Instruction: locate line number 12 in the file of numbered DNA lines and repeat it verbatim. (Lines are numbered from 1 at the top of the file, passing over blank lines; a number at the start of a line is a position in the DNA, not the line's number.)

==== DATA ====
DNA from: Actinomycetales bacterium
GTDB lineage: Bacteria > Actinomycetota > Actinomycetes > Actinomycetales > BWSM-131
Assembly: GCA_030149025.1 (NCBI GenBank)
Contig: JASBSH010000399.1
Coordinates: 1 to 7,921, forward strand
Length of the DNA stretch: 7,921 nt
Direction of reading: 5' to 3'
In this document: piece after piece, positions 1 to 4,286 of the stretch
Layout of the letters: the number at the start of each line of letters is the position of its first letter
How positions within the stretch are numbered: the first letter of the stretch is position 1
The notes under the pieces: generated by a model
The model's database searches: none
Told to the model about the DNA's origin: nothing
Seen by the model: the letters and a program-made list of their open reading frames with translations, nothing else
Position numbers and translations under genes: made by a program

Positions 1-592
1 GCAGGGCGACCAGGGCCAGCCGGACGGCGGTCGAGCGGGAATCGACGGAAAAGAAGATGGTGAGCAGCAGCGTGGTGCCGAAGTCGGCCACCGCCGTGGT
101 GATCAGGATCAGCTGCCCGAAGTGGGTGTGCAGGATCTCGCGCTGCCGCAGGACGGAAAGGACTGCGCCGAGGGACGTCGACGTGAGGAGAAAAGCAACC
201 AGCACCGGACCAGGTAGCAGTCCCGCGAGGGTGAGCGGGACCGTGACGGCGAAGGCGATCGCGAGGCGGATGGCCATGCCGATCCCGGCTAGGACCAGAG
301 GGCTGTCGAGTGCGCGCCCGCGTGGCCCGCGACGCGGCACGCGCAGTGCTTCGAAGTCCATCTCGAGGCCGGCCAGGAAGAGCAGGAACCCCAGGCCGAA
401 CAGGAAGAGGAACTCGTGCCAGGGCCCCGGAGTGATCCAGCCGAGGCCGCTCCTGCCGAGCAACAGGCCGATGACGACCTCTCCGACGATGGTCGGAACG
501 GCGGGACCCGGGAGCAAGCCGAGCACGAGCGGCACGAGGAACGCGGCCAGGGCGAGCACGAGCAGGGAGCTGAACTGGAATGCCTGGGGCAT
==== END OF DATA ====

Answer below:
The model's database searches: none